But wait. The counterinsurgency school, which claims links to the US government, is reported to be a branch of Total Intelligence Solutions, a company run by infamous Cofer Black, a former director of CIA counterterrorism, and Erik Prince, a former US navy seal. Both men are executives with the Prince Group, the holding company for Total Intelligence Solutions and – and here readers will not laugh – a certain company called Blackwater. Yes, the very same Blackwater whose mercenary thugs blithely gunned down all those civilians on the streets of Baghdad last year. So Canada’s soldiers are now going to be contaminated by these mercenary killers before they head off to the Muslim world with their unique understanding of “the history of Islam”. How do they get away with it?

On a quite separate matter, you might ask the same of Conrad Black, languishing in a Florida prison after his business convictions. Responding to an enquiry from Murdoch’s grotty New York Post into body searches and other appalling humiliations at the jail, Uncle Conrad, as I like to call him – for he is among the rogues I would love to have interviewed (others include the younger Mussolini and the older Yeltsin) – responded that the Florida facility was not oppressive, that “many of the people here are quite (sic) interesting” but – AND HERE IT COMES, LADIES AND GENTLEMEN! – “if saintly men like Gandhi could choose to clean latrines, and Thomas More could voluntarily wear a hair shirt, this experience won’t kill me”.

Now when Uncle Conrad likens himself to the assassinated Mahatma, the apostle of India, that is mere hubris. But when he compares himself to England’s greatest Catholic martyr, a man of saintly honour if ruthless conviction, this is truly weird. “I die the King’s good servant but God’s first,” More reportedly said on 6 July 1535, before they chopped off his head on Tower Hill. And many are there among Uncle Conrad’s enemies who might wish the same fate for the former owner of The Daily Telegraph. After all, Henry VIII didn’t let Thomas get away with it.

The Independent


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Robert Fisk: Snapshots of life in Baghdad

Three bodies lie beside a Baghdad street on a blindingly hot day. The one on the right is dressed in a white shirt and bright green trousers, his hands tied behind his back. Two others on the left lie shoeless, both dressed in check shirts, dumped – how easily we use that word of Baghdad’s corpses – on a yard of dirt and bags of garbage. They, too, of course, are now garbage. The wall behind them, a grim barrier of dun-coloured brick, seals off this horror from two two-storey villas and a clutch of palm trees, the normal life of Baghdad just a wall away from the other “normal” life of Baghdad’s sectarian killings. No one knows whose bodies they are and the picture – taken from a car window – was snapped in fear by an unknown Iraqi.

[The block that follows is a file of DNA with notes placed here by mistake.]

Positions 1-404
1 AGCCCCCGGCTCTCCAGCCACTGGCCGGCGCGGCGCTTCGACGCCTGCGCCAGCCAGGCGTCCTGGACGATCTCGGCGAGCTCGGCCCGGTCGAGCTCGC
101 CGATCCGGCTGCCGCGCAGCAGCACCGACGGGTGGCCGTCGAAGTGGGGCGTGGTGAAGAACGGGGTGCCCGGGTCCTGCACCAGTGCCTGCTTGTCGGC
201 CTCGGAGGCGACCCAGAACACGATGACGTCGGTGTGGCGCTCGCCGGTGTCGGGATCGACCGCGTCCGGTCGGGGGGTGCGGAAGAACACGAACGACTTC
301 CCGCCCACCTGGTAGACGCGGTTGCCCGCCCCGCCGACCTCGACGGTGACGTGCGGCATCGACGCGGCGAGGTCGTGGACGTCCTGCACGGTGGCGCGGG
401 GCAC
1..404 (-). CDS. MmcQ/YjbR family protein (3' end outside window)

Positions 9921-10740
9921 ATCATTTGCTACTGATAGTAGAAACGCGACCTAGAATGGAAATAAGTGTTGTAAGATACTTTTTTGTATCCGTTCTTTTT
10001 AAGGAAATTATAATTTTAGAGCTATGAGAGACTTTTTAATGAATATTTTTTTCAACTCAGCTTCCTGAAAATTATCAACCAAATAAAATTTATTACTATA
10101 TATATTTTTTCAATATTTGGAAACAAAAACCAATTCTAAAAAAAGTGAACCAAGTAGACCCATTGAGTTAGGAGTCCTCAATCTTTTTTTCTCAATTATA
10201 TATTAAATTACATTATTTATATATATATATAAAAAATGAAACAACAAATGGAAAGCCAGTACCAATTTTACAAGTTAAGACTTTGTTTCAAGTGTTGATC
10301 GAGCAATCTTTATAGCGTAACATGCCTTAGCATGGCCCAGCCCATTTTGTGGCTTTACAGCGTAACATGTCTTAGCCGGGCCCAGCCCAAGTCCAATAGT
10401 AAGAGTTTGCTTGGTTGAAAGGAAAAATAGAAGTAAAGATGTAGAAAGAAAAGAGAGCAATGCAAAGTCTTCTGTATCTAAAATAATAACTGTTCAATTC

It is a cell-phone picture, for now only the cell phones of the Iraqi people can record their tragedy. Another shows a young man’s body, taken from beside a car wing mirror, hands tied behind his back with his own shirt. Bombs explode across the Baghdad skyline, columns of smoke move into the air like sinister ghosts. Palm trees block off streets of fearful Iraqis. A car bomb blazes, the faint image of a US Humvee outlined against the trees. There are broken bridges, wounded friends, blood-soaked cloth.

But there are also families; even a Muslim family celebrating Christmas, all dressed in Santa Claus hats, and a graduation party where the girls wear Bedouin black dresses with gold-fringed scarves and the boys wear Arab headdress and white abayas – something quite foreign to the middle classes of what was once one of the most literate and educated cities of the Middle East.

But it is the cell phone that has captured this terrible, fearful, brave face of Baghdad. Western photographers can no longer roam the streets of the Iraqi capital – and few other cities in Iraq – and in south-west Afghanistan, the same phenomenon has occurred.

We Westerners need the locals to photograph their tragedy and their ragged, often fuzzy, poorly framed pictures contain their own finely calibrated and terrible beauty. The fear of the cell-phone snapper is contained in almost every frame. Most of the Iraqis are refugees-to-be, for the Dutch photographer Geert van Kesteren, who collected 388 pages of photographs for his book Baghdad Calling, wanted to catalogue the tragedy of the tens of thousands of Iraqis who are the largely ignored victims of our demented 2003 invasion and occupation.

Van Kesteren, an unassuming but imaginative journalist whom I met recently in Holland, noticed that refugees used their cell phones as family albums and decided, in the words of Brigitte Lardinois, formerly director of Magnum Photos in London, “to let the pictures of ordinary, non-professional photographers tell the story this time”. Iraqi refugees in Jordan asked friends to send more pictures from Baghdad.